Mumbai Gangrape

I was just one traffic signal away from my office at New Delhi’s Barakhamba Road when the men squatted on the intersection and held up traffic for hours. I thought this was a result of the Mumbai gang rape. Perhaps Delhi-ites were in solidarity and also asking why the December gang rape case is still awaiting verdict?(Delhi had erupted into an unprecedented Occupy mode in December and January). But no, this country never ceases to surprise and disgust you; the protestors were rape accused AsaramBapu’s supporters who had taken over the capital’s main road. So while the nation(read media) again “woke” up to the “horrific” (this word now makes me throw up) news of a gang-rape in Mumbai,  some hundreds of disciples of AsaramBapu were holding the roads to hostage as a sign of support of their guru who is accused of raping a minor.

In the past few days, slowly and steadily the discourse of the opinionated world of social media and general media has degenerated into a Delhi-Mumbai comparison. Descriptions of Mumbai as the“maximum” city and claiming how safe women are seem to be in denial of the reality of violence against women. A friend’s “status message” puts it nicely: “voxpops on Mumbai rape case across channels where the common strain of the lament is not about security of women in general across the country but about how Mumbai is slowly turning into a Delhi…”

As TV screens started raising the pitch (the tone and tenor is the same for falling rupee or missing coal files), I was wondering how one could report on sexual assault any differently from the banal or what is otherwise called “template coverage”. The site of crime was covered and people were asked to react and the police and politicians made their point. Activists and pseudo-activists made their appearance and predictably repeated the same words and thoughts.But what else can one say and write is the usual refrain?

Journalists are often the first responders to conflict and violence as well as the medium which informs the people of such incidents – so the responsibility that comes with this role should not be trivialised.To immediately seek reactions from politicians was a poor editorial decision. The Shiv Sena – for example – took off on their provocative “migrant” angle, whileParliament reporters in Delhi got busy cornering MurliDeora and others.

Whether Mumbai or Delhi or Ranchi or Kochi, women are always vulnerable because of gender discrimination, the patriarchal nature of our society and our system which includes the law and order machinery. The discussion on patriarchy,however, is fashionably debated and discussed though without a deeper understanding or explanation of gender discourse. At least following the recent Mumbai rape, this discourse has occupied some space in media vocabulary.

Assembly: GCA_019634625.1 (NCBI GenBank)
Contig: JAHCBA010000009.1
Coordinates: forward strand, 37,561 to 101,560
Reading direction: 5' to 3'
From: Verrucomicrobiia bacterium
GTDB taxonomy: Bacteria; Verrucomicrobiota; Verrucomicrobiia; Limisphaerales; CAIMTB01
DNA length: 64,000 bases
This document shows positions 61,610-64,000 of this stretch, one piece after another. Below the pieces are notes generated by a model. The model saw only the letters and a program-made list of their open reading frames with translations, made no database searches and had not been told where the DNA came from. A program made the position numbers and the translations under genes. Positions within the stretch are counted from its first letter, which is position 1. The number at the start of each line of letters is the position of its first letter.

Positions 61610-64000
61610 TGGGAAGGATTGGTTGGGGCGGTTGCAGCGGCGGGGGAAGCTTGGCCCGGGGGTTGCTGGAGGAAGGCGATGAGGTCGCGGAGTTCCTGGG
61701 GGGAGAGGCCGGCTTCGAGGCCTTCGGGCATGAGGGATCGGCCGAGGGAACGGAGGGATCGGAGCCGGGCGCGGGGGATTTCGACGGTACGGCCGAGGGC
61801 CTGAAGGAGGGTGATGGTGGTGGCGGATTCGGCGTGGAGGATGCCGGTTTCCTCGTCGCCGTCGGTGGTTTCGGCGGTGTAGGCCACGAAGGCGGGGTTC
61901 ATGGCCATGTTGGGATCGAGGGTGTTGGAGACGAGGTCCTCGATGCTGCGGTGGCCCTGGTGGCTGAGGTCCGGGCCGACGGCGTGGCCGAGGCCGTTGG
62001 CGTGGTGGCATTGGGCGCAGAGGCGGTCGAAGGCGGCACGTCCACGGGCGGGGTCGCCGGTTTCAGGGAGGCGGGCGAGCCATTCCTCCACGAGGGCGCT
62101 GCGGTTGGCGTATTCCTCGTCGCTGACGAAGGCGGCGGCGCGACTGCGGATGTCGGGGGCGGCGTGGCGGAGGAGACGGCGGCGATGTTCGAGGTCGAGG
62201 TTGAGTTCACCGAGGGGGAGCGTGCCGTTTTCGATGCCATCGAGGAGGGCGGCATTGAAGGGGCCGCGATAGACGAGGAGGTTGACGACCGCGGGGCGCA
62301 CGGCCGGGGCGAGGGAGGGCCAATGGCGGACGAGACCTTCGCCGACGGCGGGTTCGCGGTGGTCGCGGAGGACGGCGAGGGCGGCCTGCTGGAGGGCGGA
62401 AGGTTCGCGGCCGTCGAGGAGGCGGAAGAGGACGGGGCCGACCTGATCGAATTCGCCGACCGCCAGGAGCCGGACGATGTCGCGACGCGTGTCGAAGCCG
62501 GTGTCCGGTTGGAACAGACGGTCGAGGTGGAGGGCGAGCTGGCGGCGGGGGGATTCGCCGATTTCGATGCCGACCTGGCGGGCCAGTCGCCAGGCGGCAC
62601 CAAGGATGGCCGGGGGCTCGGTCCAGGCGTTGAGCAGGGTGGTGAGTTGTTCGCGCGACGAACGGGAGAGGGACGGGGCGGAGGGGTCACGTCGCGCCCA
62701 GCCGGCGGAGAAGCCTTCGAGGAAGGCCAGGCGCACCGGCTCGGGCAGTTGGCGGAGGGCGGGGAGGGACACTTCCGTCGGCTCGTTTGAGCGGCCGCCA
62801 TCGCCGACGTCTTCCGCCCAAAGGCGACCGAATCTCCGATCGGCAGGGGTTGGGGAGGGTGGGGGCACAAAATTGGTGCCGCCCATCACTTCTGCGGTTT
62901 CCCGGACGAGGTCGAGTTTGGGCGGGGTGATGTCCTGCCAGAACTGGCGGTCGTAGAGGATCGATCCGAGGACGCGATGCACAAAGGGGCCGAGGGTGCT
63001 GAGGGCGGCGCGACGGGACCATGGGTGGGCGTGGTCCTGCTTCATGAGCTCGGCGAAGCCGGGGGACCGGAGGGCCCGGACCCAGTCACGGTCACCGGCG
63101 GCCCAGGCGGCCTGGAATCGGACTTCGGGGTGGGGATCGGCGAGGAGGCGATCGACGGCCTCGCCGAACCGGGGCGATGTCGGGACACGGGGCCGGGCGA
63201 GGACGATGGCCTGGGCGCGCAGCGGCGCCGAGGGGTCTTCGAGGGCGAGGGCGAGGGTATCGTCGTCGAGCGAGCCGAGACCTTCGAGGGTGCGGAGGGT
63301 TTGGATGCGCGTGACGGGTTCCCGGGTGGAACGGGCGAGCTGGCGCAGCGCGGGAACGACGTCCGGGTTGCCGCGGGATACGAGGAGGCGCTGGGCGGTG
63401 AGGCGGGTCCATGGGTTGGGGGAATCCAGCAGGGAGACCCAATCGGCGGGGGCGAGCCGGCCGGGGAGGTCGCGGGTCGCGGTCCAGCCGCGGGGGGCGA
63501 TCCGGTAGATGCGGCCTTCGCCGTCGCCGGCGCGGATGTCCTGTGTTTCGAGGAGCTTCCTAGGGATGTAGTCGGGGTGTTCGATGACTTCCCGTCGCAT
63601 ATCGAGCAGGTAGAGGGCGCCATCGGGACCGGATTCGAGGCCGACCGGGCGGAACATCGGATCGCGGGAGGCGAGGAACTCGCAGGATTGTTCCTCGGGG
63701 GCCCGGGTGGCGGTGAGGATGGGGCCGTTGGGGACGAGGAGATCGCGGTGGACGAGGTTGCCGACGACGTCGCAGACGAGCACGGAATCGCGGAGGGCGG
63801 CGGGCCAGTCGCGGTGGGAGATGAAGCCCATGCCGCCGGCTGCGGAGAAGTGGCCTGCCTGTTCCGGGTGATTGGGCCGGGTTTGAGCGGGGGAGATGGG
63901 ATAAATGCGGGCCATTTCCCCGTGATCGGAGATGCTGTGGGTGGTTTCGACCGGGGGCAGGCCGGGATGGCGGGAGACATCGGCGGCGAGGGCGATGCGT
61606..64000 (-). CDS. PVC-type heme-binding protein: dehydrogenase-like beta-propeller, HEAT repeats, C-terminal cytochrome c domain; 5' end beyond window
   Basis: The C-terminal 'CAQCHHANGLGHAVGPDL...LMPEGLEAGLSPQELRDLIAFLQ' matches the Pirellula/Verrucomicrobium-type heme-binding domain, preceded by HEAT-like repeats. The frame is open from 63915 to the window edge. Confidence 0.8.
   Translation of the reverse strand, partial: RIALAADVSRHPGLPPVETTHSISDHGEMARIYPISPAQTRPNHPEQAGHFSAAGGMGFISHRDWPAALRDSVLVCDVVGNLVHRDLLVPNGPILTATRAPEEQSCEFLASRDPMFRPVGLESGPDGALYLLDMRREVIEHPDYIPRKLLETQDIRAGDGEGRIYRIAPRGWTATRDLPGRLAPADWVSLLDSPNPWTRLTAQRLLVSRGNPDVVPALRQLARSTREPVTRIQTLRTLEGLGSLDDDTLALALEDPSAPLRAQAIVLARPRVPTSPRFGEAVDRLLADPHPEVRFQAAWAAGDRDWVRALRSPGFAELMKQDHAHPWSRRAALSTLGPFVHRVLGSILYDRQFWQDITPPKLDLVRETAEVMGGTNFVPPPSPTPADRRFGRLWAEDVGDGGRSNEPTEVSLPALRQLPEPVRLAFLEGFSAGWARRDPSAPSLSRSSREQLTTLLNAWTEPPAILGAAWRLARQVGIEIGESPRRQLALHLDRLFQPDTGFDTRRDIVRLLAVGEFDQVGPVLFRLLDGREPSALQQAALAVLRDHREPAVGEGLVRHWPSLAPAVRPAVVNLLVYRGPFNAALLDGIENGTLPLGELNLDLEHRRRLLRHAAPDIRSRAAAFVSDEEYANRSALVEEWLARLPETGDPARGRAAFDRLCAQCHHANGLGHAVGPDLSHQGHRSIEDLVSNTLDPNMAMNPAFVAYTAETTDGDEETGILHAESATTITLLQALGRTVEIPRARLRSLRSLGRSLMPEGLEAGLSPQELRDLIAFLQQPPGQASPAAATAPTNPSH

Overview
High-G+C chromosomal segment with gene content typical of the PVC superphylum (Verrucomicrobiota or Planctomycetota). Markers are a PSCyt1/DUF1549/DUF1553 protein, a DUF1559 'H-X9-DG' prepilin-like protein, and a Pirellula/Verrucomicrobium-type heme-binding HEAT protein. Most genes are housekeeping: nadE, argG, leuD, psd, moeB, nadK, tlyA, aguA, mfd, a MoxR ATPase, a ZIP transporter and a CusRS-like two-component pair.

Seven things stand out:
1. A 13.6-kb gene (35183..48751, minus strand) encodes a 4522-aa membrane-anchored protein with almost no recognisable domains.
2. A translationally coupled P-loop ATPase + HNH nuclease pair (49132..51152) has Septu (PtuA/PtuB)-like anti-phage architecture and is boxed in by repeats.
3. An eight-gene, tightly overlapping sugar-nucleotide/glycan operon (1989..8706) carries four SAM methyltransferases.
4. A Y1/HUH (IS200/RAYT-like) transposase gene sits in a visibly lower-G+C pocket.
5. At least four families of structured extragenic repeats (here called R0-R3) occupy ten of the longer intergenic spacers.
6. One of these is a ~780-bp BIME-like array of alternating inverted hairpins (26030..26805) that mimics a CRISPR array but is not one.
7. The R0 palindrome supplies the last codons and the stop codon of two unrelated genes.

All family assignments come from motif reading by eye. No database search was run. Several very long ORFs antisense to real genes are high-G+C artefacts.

There are six sections under the Indian Penal Code which categorises crime against women (activists say rape is not a crime but violence) and five sections under Special and Local Laws(SLL) which are gender-specific. According to the only database – NCRB (which media parrots without second sourcing) – in 2012, two and half lakh cases of violence against women were registered with just 21% conviction. Domestic violence, female infanticide, trafficking, witch-hunting, acid attack, honour/dishonour killing are all forms of violence against women. Three women were killed in Assam’s Kokrajhar last week allegedly because of the practice of witch-hunting which has more to do with land-grabbing than superstition. Only last week, Dr NarendraDabholkar was shot dead in Pune and one of his campaigns had to do with fighting witch hunting and taking on organisations who opposed women from entering temples. This is how I would contextualise the situation of women as far as safety and violence are concerned.

There are no policies or guidelines laid out by most media organisations of how to cover such violence. The reporter on live television is free to speak,often without scrutiny. Newspapers add irrelevant and sensitive details which get recorded in virtual space. In one national newspaper, the allegation against Asaram Bapu was written with contradiction. It quoted the police officer as saying that there is a complaint, but he would rather not give away the sequence of events till the investigation is completed. In the next paragraph, the reporter goes ahead and gives us the entire sequence blow-by-blow. What the reporter could have observed (if he were to visit the police rather than gather news over phone) is that the complainant(the minor girl) was virtually detained in Kamala Market police station(near New Delhi Railway Station) from afternoon till midnight and the police refused to even provide mandatory trauma counselling to her.